There is evidence that some Paleo societies ate starchy foods
There is also archaeological evidence that early humans in the Paleo era were grinding grains and making flours, and also cooking starchy foods. Stones with wear patterns from grinding starches from 30,000 years ago from Russia, Italy and the Czech Republic suggest that starchy grains and grasses were a part of our ancestors diet, long before the first agricultural revolution . There is also reasonable evidence to suggest that people were processing cereal grains for food as much as 200,000 years ago 
It’s not feasible in a modern world
Processed and packaged foods are a large part of the modern diet. Consider the typical Australian breakfast of cereal and milk, or toast and spread; changing to the Paleo involves a major change of diet.
Eliminating starchy staples (bread, cereal, pasta and rice) and dairy (milk yoghurt and cheese) as food groups would drastically reduce calorie intake, and without careful planning, could put you at risk of nutritional deficiencies, including calcium (of which dairy is our primary source) and B vitamins (found in whole grain and fortified breads and cereals).
Furthermore, there are countless studies showing that many bioactive components of dairy are beneficial for fat loss and have significant metabolic advantages. If you’d like to read more on this, click here.
Following such a restricted diet makes eating away from home difficult, and the careful planning required makes it very hard to stick to long term. Sticking to a reduced calorie diet is challenging enough.
In my opinion, it’s not so much about the Paleo diet being nutritionally superior to the way most of the Western world eats, it’s about the western diet being nutritionally inferior. Of course any diet that promotes unprocessed, fresh food is going to have metabolic advantages and result in weight loss.
The Paleo diet does have many nutritional benefits; high in omega-3, low Glycemic index and low Glycemic load, and high in nutrient rich fruits and vegetables, however, it’s just not necessary to cut-out whole food groups on the basis that our ancestors may have not eaten them.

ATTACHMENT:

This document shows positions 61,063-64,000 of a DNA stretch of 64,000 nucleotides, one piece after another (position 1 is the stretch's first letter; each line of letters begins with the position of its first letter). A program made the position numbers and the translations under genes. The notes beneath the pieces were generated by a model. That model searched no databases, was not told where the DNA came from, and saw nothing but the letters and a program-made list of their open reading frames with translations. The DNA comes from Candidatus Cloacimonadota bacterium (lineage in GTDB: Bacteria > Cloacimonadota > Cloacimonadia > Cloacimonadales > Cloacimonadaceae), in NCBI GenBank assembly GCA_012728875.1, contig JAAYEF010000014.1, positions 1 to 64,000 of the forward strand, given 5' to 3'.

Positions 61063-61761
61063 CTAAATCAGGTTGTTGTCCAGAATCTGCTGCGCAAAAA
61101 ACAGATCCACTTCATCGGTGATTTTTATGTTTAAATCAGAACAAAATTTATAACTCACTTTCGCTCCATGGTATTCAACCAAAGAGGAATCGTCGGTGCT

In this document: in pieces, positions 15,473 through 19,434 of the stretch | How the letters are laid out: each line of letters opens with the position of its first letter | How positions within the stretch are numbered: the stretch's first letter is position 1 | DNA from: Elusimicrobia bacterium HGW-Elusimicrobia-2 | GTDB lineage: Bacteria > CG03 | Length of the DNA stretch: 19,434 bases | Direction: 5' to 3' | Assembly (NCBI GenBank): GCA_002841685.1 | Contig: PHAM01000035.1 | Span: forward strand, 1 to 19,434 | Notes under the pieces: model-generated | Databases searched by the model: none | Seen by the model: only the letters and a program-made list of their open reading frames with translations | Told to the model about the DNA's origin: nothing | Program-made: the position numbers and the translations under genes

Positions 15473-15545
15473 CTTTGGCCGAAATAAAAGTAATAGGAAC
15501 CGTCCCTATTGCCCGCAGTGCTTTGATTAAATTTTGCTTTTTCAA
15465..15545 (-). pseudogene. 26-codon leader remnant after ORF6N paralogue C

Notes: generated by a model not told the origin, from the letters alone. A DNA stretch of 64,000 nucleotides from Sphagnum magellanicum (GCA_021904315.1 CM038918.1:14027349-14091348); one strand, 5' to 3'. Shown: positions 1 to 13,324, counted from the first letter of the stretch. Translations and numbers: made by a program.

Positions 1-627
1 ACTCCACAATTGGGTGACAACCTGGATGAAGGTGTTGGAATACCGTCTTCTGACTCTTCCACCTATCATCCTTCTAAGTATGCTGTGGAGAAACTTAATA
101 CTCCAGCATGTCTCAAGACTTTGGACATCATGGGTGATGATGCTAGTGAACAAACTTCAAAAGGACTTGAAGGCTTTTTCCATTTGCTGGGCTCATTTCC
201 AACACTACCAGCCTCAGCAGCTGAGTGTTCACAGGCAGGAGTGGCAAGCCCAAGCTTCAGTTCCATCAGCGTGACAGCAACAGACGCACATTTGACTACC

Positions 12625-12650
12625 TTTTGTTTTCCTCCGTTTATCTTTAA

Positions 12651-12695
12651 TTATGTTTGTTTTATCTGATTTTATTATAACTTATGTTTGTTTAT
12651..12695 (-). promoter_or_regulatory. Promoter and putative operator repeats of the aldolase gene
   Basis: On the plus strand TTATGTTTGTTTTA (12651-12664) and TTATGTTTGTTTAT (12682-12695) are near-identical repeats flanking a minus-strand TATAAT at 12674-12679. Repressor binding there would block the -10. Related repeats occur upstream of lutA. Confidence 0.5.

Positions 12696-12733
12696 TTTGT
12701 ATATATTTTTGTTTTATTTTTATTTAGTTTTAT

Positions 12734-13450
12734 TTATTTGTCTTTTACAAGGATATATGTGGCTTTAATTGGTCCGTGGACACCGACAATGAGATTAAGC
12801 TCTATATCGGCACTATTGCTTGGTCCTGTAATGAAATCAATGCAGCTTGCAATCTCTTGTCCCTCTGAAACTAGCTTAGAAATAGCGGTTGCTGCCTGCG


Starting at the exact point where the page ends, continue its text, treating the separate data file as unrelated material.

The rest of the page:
Food groups such as dairy and whole grains have mountains of scientific evidence in their favour, and are actively promoted by public health authorities. Dairy is a rich and convenient source of calcium and high-quality protein, and whole grains are packed with fibre, antioxidants, and starches which are important for bowel health, blood sugar maintenance and weight management.
Eating the MJ way will offer you all the metabolic benefits of a nutrient rich diet and the ability to stick to it for life.
1. O’Dea K. Marked improvements in carbohydrate and lipid metabolism in diabetic Australian Aborigines after temporary reversion to traditional lifestyles. Diabetes. 1984; 33:596-603
2. Jönsson T, Granfeldt Y, Ahrén B, Branell U, Pålsson G, Hansson A, Söderström M, and Lindeberg S. Beneficial effects of a Paleolithic diet on cardiovascular risk factors in type 2 diabetes: a randomized cross-over pilot study. Cardiovasc Diabetol. 2009; 8: 35.
3. Lindeberg S, Jönsson T, Granfeldt Y, Borgstrand E, Soffman J, Sjöström K, Ahrén B. A Palaeolithic diet improves glucose tolerance more than a Mediterranean-like diet in individuals with ischaemic heart disease. Diabetologia. 2007 Sep;50(9):1795-807
4. Brand-Miller, J, Mann N, Cordain L. Paleolithic nutrition: what did our ancestors eat? In: ISS 2009 Genes to Galaxies. Eds: Selinger A, Green A. The Science Foundation for Physics, University of Sydney. University Publishing Service, University of Sydney, Sydney, 2009; 28-42.
5. Thirty thousand-year-old evidence of plant food processing.” By Anna Revedin, Biancamaria Aranguren, Roberto Becattini, Laura Longo, Emanuele Marconi, Marta Mariotti Lippi, Natalia Skakun, Andrey Sinitsyn, Elena Spiridonova, and Jirí Svobodai. Proceedings of the National Academy of Sciences, Vol. 107 No. 42, October 19, 2010.
6. Murphy, D. "People, Plants and Genes: The Story of Crops and Humanity." Oxford: Oxford University Press. 2007.